Taylor Swift has been splashed across almost every magazine in the past few weeks, telling story after story about yet another failed relationship and her tendency to get over someone by getting “under” someone new. The twenty-something country crooner is beautiful and successful, but it seems she can’t break the three-month relationship cycle.
Perhaps it’s because she has a “broken picker,” or maybe it’s just that she’s 22 years old and has no idea what she really wants. Whatever the case, Swift is repeating the same mistakes in each and every relationship. Her romantic trysts are unable to move past the infant stage. With actors and boy-banders alike (even a Kennedy!), the songstress dives in head-first each time — and comes out like a drowned rat within a few months.
When you begin dating after divorce, you’re actually in a similar position to Swift. You might not know what you want; you might be jumping in too fast; or you might believe that someone new can take away the heartache of a failed relationship. And, unlike Swift, you are most certainly very out of practice. So what lessons might we be able to learn from the Queen of Heartbreak herself?
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1. Don’t jump into a relationship too quickly. After a relationship’s gone wrong, take time to assess what you learned and how it can inform future choices. We call this the “Dating Fast” at Dating with Dignity because a “cleanse” from a relationship can help you reconnect to who you are outside of that relationship, help you refine your relationship goals, and aide you in making adjustments to your “picker.”
Once you’re in a space where you want a partner rather than need or crave companionship, you’re most likely ready to return to the dating pool. When you’re dating, take time to get to know someone fairly well before either of you decides you want to take it to the next level. This phase of “data dating” (collecting data about him/her while simultaneously having fun and creating new shared experiences) can last somewhere between one and three months, which is generally a good time frame for figuring out if this new person meets your needs.
Deciding after one coffee date that you’re madly in love, that you should spend every minute together for the next five days, and that you’re in a serious, committed relationship is almost always a recipe for disaster. Be conscious of the pacing of the relationship and strive to really get to know the other person, based not on who you want him/her to be but rather on how he/she shows up consistently over time!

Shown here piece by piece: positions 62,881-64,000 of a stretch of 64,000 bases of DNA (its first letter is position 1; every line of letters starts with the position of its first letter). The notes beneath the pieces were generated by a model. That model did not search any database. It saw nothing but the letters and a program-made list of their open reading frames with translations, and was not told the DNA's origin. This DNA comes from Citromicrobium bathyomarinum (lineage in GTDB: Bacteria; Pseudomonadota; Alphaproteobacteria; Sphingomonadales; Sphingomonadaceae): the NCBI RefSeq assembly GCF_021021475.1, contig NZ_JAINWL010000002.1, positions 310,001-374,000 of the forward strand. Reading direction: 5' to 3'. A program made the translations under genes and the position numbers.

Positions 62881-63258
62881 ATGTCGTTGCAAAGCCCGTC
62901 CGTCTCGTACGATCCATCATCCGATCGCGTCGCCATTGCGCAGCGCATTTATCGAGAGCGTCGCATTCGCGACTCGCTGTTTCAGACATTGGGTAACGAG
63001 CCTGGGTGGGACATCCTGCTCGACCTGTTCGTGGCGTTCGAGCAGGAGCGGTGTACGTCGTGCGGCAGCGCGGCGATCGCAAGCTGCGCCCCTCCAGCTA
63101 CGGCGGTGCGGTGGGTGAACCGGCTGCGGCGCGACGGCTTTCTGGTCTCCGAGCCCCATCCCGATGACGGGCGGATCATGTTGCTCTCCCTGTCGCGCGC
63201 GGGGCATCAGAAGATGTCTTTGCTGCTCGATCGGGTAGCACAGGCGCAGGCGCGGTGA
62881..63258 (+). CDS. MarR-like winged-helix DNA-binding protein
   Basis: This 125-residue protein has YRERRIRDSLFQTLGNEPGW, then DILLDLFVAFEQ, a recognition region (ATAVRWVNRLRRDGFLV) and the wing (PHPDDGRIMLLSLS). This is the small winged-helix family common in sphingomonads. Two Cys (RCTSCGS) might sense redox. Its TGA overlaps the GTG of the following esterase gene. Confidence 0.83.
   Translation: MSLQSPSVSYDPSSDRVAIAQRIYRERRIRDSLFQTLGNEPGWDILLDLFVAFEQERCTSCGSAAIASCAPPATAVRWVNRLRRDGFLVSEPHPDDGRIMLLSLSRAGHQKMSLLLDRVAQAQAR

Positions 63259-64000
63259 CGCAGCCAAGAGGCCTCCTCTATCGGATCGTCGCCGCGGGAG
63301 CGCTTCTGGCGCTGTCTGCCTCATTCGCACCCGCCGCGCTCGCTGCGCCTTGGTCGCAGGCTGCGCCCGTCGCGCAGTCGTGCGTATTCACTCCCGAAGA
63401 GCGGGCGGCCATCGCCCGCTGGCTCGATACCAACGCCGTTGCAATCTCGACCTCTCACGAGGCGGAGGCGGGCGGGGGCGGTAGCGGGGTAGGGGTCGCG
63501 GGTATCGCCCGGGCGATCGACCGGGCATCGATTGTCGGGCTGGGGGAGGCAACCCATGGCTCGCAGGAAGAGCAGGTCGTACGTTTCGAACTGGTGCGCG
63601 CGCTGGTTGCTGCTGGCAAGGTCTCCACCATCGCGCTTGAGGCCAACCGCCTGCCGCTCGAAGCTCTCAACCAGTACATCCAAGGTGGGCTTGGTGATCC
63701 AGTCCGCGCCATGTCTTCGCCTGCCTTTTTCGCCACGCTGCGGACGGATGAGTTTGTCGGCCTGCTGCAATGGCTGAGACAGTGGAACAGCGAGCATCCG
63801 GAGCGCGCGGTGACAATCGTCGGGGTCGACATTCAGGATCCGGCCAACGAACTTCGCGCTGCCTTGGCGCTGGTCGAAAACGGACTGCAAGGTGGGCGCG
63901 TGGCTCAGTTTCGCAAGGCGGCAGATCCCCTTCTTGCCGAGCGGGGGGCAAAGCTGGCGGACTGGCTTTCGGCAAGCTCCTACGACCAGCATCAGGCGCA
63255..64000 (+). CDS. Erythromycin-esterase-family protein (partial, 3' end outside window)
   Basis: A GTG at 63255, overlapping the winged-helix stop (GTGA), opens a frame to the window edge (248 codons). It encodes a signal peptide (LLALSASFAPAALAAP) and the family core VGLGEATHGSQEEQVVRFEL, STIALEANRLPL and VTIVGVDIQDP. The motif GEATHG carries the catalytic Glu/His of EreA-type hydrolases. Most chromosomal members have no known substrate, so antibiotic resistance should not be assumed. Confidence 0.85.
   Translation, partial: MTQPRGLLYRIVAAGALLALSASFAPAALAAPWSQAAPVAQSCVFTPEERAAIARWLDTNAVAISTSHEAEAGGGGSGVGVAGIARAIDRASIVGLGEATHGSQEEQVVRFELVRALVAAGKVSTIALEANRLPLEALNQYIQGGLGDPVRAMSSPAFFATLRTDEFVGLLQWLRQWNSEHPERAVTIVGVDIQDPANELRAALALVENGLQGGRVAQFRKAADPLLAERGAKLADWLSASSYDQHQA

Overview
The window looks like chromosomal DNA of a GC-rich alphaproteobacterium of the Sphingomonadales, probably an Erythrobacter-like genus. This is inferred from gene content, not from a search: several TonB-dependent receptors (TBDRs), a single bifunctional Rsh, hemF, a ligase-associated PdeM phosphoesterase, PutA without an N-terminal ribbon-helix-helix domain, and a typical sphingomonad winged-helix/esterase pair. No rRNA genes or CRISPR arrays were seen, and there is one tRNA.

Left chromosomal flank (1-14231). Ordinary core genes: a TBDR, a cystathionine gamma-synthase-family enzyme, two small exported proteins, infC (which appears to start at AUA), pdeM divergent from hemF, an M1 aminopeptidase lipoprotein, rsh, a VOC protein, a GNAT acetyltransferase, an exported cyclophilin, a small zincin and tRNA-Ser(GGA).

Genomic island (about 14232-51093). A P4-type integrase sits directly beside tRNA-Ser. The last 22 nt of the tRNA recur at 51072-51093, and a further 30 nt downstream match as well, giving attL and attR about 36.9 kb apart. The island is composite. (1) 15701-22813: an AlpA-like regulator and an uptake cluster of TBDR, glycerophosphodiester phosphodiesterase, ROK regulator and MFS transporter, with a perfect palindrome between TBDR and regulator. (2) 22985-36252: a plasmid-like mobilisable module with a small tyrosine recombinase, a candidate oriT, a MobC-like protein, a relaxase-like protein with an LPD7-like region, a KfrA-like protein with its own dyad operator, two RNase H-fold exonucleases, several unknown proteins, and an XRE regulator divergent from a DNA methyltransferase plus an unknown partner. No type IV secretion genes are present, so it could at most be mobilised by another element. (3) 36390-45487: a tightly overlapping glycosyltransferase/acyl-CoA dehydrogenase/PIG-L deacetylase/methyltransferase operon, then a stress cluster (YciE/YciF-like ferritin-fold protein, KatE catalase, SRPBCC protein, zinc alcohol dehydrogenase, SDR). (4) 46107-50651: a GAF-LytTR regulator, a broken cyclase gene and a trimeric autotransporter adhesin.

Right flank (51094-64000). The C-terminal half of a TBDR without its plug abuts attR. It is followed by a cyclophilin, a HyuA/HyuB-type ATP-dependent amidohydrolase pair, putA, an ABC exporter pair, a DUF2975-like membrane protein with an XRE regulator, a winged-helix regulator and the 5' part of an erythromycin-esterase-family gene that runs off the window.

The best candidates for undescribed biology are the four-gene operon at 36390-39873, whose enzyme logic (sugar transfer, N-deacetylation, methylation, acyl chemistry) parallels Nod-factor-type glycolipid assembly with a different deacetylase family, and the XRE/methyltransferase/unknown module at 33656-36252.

2. Have clarity about what you want. If you find yourself confused about what you really want to create in your next relationship after a recent divorce or breakup, take comfort in the knowledge you’re not alone. A great idea is to take an hour or two and create a list of what it is you’re looking for based on what you were not getting from your marriage or last relationship. Also include a list of your values and the traits you admire in other relationships. Combine the lists and choose five characteristics to be your ultimate non-negotiables. By choosing just five, you can ensure you’re selective but not too picky.
Check in with yourself periodically and confirm that what you were looking for two weeks ago is the same thing you’re looking for today. If you’re not looking to get into a serious relationship right at the moment, date casually to your heart’s content and practice the art of setting boundaries, flirting, courting, and having fun. If a long-term relationship is your end goal, then date with that intention. Just be sure you know what you truly want.
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3. Give relationships time to evolve. When you get comfortable in a relationship too soon, you often find out things about your partner that you didn’t know before you started seriously dating. What happens, then, is that you begin to ignore or rationalize the importance of these possible red flags.
Ignoring the “quiet voice within” is not a smart move. Instead, communicate your concerns while remembering that your perfect match will want to work through speed bumps to come to a real win-win. If it’s not something that’s appropriate to share with your partner, make sure you have a coach or therapist (not your best friend) who can help guide you in making informed relationship choices.
When you don’t let relationships progress at an organic, natural speed, you may skip over important characteristics of your guy, or he may miss something important about you that’s a deal breaker. So be yourself and let the getting-to-know-you part last, and then make that decision for a full commitment in a conscious way. Choosing someone just because he/she chose you is a Mr. Right Now move rather than a move toward finding Mr. Right.
Marni Battista, founder of Dating with Dignity, is an expert dating and life coach with a 10-step system to manifesting love for your self and others. You can contact Marni at email@example.com.